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Antibiotic Resistance of Bacteria Involved in Urinary Infections in Brazil: A Cross-Sectional and Retrospective Study

View Article: PubMed Central - PubMed

ABSTRACT

Empirical and prolonged antimicrobial treatment of urinary tract infections caused by Escherichia coli is associated with the emergence of bacterial resistance, and not all countries have strict policies against the indiscriminate use of drugs in order to prevent resistance. This cross-sectional and retrospective study (2010–2015) aimed to evaluate the sensitivity and resistance of patient-derived E. coli to different drugs broadly used to treat urinary infections in Brazil: ampicillin + sulbactam, cephalothin, ciprofloxacin, norfloxacin, and nitrofurantoin. We obtained 1654 E. coli samples from ambulatory patients with disease symptoms of the urinary tract from a Brazilian public hospital. While all antibiotics were effective in killing E. coli to a large degree, nitrofurantoin was the most effective, with fewer samples exhibiting antibiotic resistance. We assessed the costs of generic and brand name versions of each antibiotic. Nitrofurantoin, the most effective antibiotic, was the cheapest, followed by the fluoroquinolones (ciprofloxacin and norfloxacin), ampicillin + sulbactam and, lastly, cephalothin. Finally, assessment of antibiotic resistance to fluoroquinolones over the study period and extrapolation of the data led to the conclusion that these antibiotics could no longer be effective against E. coli-based urinary infections in approximately 20 years if their indiscriminate use in empirical treatment continues.

No MeSH data available.


Representation of determination of adherence to criteria for inclusion or exclusion in the study.
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ijerph-13-00918-f001: Representation of determination of adherence to criteria for inclusion or exclusion in the study.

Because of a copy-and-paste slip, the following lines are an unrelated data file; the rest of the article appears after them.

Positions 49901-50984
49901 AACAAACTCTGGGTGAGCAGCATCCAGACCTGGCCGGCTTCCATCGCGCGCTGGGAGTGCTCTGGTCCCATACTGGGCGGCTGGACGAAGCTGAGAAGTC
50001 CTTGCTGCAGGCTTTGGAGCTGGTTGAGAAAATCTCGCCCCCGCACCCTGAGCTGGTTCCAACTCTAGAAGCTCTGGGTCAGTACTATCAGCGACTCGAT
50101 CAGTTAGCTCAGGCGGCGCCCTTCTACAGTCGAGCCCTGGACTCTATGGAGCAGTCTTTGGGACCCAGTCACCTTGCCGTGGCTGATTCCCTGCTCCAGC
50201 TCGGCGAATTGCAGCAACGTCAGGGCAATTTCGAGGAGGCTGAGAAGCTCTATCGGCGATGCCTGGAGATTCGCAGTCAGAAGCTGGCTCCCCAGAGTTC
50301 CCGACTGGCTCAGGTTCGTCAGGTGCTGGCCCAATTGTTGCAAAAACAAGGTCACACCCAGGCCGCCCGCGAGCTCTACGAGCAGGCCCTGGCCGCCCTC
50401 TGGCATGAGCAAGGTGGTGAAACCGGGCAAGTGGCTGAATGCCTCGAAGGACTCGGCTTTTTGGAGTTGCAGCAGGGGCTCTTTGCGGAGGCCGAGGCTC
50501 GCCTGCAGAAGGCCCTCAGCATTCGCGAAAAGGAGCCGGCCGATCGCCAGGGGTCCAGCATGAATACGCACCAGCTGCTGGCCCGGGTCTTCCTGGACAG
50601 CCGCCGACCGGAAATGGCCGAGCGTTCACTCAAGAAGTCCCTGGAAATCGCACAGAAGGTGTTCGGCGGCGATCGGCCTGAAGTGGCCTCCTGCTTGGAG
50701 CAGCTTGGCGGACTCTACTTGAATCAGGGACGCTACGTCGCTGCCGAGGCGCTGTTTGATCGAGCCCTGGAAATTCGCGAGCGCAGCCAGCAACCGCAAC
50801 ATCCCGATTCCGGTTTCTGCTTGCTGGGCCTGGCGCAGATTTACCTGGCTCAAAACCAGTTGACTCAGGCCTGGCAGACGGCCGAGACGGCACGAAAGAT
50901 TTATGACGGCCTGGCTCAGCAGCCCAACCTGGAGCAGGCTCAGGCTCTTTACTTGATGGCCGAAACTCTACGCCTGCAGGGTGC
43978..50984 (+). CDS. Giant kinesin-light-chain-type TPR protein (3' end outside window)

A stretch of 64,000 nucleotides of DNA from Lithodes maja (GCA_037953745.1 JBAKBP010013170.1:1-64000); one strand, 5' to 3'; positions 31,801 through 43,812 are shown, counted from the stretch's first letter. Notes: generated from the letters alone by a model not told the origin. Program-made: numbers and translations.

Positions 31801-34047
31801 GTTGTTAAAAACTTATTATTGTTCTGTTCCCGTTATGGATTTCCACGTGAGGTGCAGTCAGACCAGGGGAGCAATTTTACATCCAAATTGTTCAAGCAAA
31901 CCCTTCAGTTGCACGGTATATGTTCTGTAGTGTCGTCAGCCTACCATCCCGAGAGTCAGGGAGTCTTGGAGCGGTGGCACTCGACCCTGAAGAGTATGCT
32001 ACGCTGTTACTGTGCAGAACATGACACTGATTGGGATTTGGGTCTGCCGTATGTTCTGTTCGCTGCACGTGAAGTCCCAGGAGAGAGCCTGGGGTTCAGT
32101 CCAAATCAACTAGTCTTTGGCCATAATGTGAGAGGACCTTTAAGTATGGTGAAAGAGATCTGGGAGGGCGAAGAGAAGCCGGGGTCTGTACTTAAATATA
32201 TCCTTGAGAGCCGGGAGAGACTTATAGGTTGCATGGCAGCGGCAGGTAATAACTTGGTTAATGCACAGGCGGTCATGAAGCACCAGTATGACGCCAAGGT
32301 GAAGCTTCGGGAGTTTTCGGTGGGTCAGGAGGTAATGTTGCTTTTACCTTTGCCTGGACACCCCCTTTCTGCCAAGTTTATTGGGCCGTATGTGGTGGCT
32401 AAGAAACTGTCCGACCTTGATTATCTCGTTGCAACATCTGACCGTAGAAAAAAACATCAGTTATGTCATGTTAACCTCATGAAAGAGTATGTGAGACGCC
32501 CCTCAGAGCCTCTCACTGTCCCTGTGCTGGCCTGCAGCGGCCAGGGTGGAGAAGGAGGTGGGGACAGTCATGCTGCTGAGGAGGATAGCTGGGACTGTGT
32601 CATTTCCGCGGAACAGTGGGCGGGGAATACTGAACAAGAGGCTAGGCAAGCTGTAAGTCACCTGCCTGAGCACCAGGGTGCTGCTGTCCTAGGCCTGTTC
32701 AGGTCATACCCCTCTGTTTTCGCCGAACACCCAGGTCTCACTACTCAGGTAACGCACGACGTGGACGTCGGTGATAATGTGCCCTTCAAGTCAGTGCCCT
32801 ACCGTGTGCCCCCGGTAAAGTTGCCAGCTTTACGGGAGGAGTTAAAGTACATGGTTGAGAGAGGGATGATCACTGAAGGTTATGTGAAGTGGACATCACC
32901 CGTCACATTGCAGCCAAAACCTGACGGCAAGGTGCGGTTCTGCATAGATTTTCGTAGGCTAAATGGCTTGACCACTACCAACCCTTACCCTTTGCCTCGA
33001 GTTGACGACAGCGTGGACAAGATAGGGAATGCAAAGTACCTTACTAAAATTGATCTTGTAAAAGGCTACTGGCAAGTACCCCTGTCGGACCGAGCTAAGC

Mentions: Adherence to trial criteria was assessed in a systematic fashion, as represented in Figure 1. First, we only included ambulatory patients who underwent examination of urine culture during the trial period (January 2010 to December 2015). Furthermore, we only included positive urine cultures with ≥105 colony-forming units (CFU)/mL, and we excluded urine cultures that were not positive for Escherichia coli after identification.


Antibiotic Resistance of Bacteria Involved in Urinary Infections in Brazil: A Cross-Sectional and Retrospective Study
Representation of determination of adherence to criteria for inclusion or exclusion in the study.
© Copyright Policy
Related In: Results  -  Collection

License
Show All Figures
getmorefigures.php?uid=PMC5036751&req=5

ijerph-13-00918-f001: Representation of determination of adherence to criteria for inclusion or exclusion in the study.
Mentions: Adherence to trial criteria was assessed in a systematic fashion, as represented in Figure 1. First, we only included ambulatory patients who underwent examination of urine culture during the trial period (January 2010 to December 2015). Furthermore, we only included positive urine cultures with ≥105 colony-forming units (CFU)/mL, and we excluded urine cultures that were not positive for Escherichia coli after identification.

View Article: PubMed Central - PubMed

ABSTRACT

Empirical and prolonged antimicrobial treatment of urinary tract infections caused by Escherichia coli is associated with the emergence of bacterial resistance, and not all countries have strict policies against the indiscriminate use of drugs in order to prevent resistance. This cross-sectional and retrospective study (2010–2015) aimed to evaluate the sensitivity and resistance of patient-derived E. coli to different drugs broadly used to treat urinary infections in Brazil: ampicillin + sulbactam, cephalothin, ciprofloxacin, norfloxacin, and nitrofurantoin. We obtained 1654 E. coli samples from ambulatory patients with disease symptoms of the urinary tract from a Brazilian public hospital. While all antibiotics were effective in killing E. coli to a large degree, nitrofurantoin was the most effective, with fewer samples exhibiting antibiotic resistance. We assessed the costs of generic and brand name versions of each antibiotic. Nitrofurantoin, the most effective antibiotic, was the cheapest, followed by the fluoroquinolones (ciprofloxacin and norfloxacin), ampicillin + sulbactam and, lastly, cephalothin. Finally, assessment of antibiotic resistance to fluoroquinolones over the study period and extrapolation of the data led to the conclusion that these antibiotics could no longer be effective against E. coli-based urinary infections in approximately 20 years if their indiscriminate use in empirical treatment continues.

No MeSH data available.